- It was during his discussion of this general topic that Pak deviated from the subjects covered in the Aide-Mémoire by asking for an additional 20 million to 30 million dollars of aid in order to check the price spiral (para 28, refair).6 The degree of seriousness with which the ROKG regards this request is as yet undetermined, but it can be presumed that we will be faced with further references to the need for additional economic assistance including supporting assistance throughout the year.
- Some of the topics included in the Aide-Mémoire were also discussed at the separate conferences attended by Secretary of Commerce Hodges, Secretary of Labor Wirtz and other members of the party. The substance of these conferences is being reported separately.7 A study of the gist of these conferences, Pak’s conversation with the Secretary, and the Aide-Mémoire should afford a comprehensive view [Page 7] of the stance currently being taken by the ROKG with regard to its relations with the United States Government.
For the Ambassador: Philip C. Habib
Counselor of Embassy for
Counselor of Embassy for
- Source: National Archives and Records Administration, RG 59, Central Files 1964–66, POL 1 KOREA S-US. Secret. Drafted by Fleck; cleared by Doherty and Rosa; and approved by Habib. Repeated to Tokyo and CINCPAC for POLAD.↩
- Airgram A–540 from Seoul, January 31, transmitted the memorandum of the 3-hour conversation between Rusk and Pak on January 29 in Seoul. Documentation on Rusk’s visit to Seoul is ibid., Conference Files: Lot 66 D 110, Chronology of International Conferences Abroad, 1961–1964.↩
- Rusk and Pak also discussed the implications of France’s recognition of Communist China as well as threats posed to the Far East by Communist China. (Ibid.)↩
- The joint communiqué is printed in American Foreign Policy: Current Documents, 1964, pp. 920–921.↩
- All brackets in the source text.↩
- Airgram A–540 makes no mention of Rusk’s response to Pak’s request, except to note that Rusk complimented Pak on his “courage to bite the bullet and take steps needed to get the Korean economy moving” and mentioned several alternative methods available to promote economic development in Korea.↩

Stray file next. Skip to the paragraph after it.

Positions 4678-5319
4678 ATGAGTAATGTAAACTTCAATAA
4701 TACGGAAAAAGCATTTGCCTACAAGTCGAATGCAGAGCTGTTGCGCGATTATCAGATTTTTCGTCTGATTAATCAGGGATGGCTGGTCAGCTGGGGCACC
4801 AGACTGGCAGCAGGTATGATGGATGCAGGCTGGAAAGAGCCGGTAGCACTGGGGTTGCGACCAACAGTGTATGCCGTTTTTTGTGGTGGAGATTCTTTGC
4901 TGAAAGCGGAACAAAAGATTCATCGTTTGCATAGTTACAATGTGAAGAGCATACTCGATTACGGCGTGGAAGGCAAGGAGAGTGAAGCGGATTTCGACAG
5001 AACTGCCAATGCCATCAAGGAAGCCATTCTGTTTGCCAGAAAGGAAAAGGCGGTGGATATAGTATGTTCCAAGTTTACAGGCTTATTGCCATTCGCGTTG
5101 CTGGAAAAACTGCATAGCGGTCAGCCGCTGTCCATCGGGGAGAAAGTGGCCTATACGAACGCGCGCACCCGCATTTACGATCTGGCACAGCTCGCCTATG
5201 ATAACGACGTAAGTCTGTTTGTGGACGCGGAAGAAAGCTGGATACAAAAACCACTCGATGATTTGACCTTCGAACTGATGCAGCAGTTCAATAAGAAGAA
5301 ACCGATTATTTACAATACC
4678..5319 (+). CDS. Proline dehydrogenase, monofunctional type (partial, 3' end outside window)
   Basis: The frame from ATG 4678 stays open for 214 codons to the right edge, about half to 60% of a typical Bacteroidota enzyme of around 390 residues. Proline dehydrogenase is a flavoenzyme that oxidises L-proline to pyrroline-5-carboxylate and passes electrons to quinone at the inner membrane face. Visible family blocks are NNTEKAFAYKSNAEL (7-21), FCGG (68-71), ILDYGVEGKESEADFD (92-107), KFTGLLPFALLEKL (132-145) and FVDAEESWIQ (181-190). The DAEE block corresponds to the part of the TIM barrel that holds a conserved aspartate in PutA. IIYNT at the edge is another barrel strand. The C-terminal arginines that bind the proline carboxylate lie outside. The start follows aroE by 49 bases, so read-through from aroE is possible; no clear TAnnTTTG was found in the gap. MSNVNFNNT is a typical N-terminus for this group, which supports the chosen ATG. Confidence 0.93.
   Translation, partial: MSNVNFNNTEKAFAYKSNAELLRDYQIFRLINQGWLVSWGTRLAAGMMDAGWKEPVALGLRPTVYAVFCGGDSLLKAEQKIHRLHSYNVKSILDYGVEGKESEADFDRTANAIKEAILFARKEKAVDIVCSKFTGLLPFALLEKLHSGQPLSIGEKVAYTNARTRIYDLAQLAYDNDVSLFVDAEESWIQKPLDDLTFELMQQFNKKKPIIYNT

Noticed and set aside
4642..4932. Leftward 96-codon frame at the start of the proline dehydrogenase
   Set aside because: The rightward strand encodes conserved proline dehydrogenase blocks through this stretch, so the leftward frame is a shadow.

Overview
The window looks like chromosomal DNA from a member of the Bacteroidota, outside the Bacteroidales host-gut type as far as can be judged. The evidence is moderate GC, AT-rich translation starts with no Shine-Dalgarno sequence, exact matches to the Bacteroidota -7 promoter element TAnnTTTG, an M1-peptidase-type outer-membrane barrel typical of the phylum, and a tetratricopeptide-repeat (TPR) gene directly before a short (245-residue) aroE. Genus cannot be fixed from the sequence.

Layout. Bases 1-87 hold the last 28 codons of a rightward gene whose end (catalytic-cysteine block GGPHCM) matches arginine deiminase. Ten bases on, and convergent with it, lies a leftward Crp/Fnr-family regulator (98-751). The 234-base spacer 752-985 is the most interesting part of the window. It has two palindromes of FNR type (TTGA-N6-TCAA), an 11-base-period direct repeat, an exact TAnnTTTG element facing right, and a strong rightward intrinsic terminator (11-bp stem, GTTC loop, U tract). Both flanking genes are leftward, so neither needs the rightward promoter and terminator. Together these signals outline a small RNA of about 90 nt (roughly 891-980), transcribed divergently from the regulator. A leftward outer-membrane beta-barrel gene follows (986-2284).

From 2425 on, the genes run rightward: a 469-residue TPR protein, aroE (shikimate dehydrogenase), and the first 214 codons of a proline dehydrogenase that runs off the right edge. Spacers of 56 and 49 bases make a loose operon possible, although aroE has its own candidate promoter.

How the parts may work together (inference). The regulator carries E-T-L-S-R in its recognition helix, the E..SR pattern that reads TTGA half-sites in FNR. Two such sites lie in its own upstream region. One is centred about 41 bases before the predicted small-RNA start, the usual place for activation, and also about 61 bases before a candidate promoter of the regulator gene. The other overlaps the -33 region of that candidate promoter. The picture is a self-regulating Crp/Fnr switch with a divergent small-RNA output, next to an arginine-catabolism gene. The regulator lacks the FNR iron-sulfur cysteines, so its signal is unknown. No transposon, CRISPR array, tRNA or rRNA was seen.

- Memoranda of those conversations are in the National Archives and Records Administration, RG 59, Conference Files: Lot 66 D 110, Chronology of International Conferences Abroad, 1961–1964.↩
- be made over a period of 10 years. [Footnote in the source text.]↩
- Rusk told the Korean Ambassador in Washington in late February that although “aid could not of course be permanent feature of US–ROK relations, its level for ROK will be determined by actual needs of situation; neither ROK nor US would wish permanent aid relationship. Nor do we have in mind a shift of aid burden to Japan, which ROK would not desire and Japan would not desire or accept.” (Telegram 758 to Seoul, February 28; National Archives and Records Administration, RG 59, Central Files 1964–66, POL JAPAN–KOR S)↩
- In 1964 approximately 600,000 Koreans, brought to Japan as laborers during World War II, resided in Japan. Defense intelligence analysts represented that both countries competed for control and influence over that population, which lived in “depressed circumstances” and depended on relief from the Japanese Government. (DIA Intelligence Summary, March 25; Johnson Library, National Security File, Files of Robert W. Komer, Japan-Korea, December 1963–March 1966)↩
- Referred to as Takeshima by the Japanese, Dok-To (or Tokto), a barren island in the Sea of Japan, had long been a point of contention between Korea and Japan.↩